Archive | April, 2011

Benjamin Franklin’s Sister

24 Apr

The New York Times tells a short but powerful story about Benjamin Franklin’s sister, Jane Mecom.  It is a story that could probably be told of thousands of other women, too, but they didn’t have famous brothers and have been lost to history as a result:

Franklin, who’s on the $100 bill, was the youngest of 10 sons. Nowhere on any legal tender is his sister Jane, the youngest of seven daughters; she never traveled the way to wealth. He was born in 1706, she in 1712. Their father was a Boston candle-maker, scraping by. Massachusetts’ Poor Law required teaching boys to write; the mandate for girls ended at reading. Benny went to school for just two years; Jenny never went at all.

Their lives tell an 18th-century tale of two Americas. Against poverty and ignorance, Franklin prevailed; his sister did not.

But even a woman with such a famous brother couldn’t escape being nearly erased from history:

Jane Mecom died in that house in 1794. Later, during a political moment much like this one, when American politics was animated by self-serving invocations of the founders, her house was demolished to make room for a memorial to Paul Revere.


The 20th Century Wonder Woman

22 Apr

I’m not sure why this won’t embed, but you can still click on the link to get to the video.

Via Tiger Beatdown via Kickstarter.

The Story of Oney Judge

15 Apr

*The serious ends here.

Via Civil War Memory via Ta-Nehisi Coates*.

(And yes, I did just reverse the order that asterisks normally go in.)

Watch Your Socks, Boys

10 Apr

(Click on the picture to see a bigger version.)

The Case of the Gay Caveman

8 Apr

Archaeologists in the Czech Republic have found a 5,000-year-old male body buried with the kinds of burial objects that they would normally find with only female bodies.  The press (and apparently one of the archaeologists) are claiming that this indicates that he was gayContinue reading

Phyllis Schlafly and the 20th Century

6 Apr

Phyllis Schlafly may like to think that she’s only influenced society to see women’s proper place as being a wife and mother and nothing else, but her real legacy is much more complicated (thank goodness).

“First he said I was too little, then he said I was too young.”

4 Apr

Sometimes, you just want to steal things wholesale, but then your scruples get in the way.  So instead of reading about this lovely lady here, you’ll have to go read it there, where I got the picture from.  Oh well.  I couldn’t have transported all of those awesome comments over here anyway.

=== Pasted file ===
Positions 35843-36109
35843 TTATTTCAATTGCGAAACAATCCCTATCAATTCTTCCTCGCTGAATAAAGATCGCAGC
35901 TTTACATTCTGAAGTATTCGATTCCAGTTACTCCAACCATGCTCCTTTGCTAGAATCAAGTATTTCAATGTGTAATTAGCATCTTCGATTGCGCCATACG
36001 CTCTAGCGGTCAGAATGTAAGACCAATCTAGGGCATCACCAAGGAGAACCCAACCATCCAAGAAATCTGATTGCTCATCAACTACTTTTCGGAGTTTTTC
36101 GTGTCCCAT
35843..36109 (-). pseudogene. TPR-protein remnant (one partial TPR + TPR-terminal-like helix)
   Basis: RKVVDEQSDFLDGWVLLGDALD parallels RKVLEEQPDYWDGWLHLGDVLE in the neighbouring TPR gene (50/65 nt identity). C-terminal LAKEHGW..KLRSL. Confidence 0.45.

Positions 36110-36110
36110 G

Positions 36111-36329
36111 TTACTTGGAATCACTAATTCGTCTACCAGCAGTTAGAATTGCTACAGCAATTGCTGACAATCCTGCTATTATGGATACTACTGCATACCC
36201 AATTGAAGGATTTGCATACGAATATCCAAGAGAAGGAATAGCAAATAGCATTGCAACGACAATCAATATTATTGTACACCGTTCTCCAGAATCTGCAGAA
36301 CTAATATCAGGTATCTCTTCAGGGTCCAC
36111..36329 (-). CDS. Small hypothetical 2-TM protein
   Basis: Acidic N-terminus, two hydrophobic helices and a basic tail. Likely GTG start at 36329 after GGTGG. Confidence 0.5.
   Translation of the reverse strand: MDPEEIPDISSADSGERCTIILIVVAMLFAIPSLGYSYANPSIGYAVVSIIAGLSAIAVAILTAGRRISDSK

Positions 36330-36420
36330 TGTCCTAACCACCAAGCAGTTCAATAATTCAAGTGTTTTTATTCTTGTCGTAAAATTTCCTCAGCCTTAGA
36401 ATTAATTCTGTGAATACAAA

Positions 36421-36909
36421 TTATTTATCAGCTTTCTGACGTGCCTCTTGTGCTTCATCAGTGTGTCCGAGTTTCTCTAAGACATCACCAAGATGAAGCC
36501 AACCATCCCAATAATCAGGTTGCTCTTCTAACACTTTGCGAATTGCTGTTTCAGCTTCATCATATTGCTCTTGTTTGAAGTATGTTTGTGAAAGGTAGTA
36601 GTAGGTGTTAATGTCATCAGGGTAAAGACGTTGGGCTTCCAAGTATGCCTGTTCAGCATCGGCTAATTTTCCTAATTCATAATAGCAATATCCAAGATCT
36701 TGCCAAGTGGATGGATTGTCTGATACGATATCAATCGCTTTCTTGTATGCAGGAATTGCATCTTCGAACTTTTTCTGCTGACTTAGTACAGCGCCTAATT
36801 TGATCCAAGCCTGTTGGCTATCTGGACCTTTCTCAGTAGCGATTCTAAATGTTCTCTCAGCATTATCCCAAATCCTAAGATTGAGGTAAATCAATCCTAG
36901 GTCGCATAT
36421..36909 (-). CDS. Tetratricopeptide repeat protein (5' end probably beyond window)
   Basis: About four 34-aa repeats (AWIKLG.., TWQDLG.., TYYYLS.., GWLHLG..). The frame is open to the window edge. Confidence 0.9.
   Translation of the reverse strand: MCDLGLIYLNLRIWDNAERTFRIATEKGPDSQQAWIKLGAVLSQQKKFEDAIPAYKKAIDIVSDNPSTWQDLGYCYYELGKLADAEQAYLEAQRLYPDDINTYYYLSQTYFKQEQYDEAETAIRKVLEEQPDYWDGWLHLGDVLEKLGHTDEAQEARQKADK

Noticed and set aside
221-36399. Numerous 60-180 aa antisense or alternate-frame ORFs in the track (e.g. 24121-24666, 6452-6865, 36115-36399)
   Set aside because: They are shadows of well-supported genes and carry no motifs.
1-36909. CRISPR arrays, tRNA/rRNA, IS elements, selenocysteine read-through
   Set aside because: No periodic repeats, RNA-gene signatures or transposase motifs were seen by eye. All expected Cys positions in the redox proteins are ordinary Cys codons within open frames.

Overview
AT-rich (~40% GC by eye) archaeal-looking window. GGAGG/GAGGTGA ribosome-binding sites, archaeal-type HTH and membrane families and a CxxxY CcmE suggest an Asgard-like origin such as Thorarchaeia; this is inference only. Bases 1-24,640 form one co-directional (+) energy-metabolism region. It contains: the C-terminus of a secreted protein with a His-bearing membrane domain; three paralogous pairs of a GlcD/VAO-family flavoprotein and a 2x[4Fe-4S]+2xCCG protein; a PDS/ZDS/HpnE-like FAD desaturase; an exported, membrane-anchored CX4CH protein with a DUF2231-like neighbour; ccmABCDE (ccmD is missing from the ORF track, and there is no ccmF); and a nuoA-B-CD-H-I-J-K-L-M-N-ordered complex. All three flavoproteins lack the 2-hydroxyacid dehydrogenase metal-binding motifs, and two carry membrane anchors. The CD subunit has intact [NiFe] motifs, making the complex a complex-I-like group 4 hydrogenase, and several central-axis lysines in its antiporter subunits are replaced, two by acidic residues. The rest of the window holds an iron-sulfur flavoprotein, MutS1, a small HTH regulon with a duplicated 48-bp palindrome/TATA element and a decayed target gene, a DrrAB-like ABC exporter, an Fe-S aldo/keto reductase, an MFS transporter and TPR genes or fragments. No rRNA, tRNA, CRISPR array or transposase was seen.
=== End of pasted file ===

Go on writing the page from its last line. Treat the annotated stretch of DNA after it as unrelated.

Sunday Collection

3 Apr

Embedded in a story about environmentalism, how the washing machine has effected women’s lives.

A new-ish trope in American cinema, the Manic Pixie Dream Girl.  On one hand, it’s outside of the usual virgin-or-whore tropes, but on the other hand, it’s yet another trope where women in movies don’t get to be people for our own sake.

A woman who paved the way for other women in country music gets inducted into the Country Music Hall of Fame.

Men aren’t the only ones fighting for freedom in the Middle East and Africa.  Unfortunately, women are still paying the price for simply being women that they have always paid in war, whether they were involved in the fighting or not.

And finally, Women in Art, a handy instrument to answer those people who insist that the beauty standard for women has always been the same:

Etymology of “Midwife”

1 Apr

Words are weird concoctions that are fun to tease out.  Since I have no less than three friends who are expected to give birth within the next month, I’ve been thinking about midwifery lately.  “Midwife” is such a strange word – without any help, it sounds a bit like the midwife is in the middle of the wife.  Which, according to the laws of physics that I am aware of*, is not technically possible.

The Online Etymology Dictionary is a much better interpreter of the word than I am:

midwife – c.1300, “woman assisting,” literally “woman who is ‘with’ ” (the mother at birth), from M.E. mid “with” + wif “woman”. Cognate with German Beifrau.

For an incredible article about midwifery through history, read this.

* I could be wrong.  My husband just recently informed me of the fact that time doesn’t always move the same and totally messed up what I thought I knew about the universe.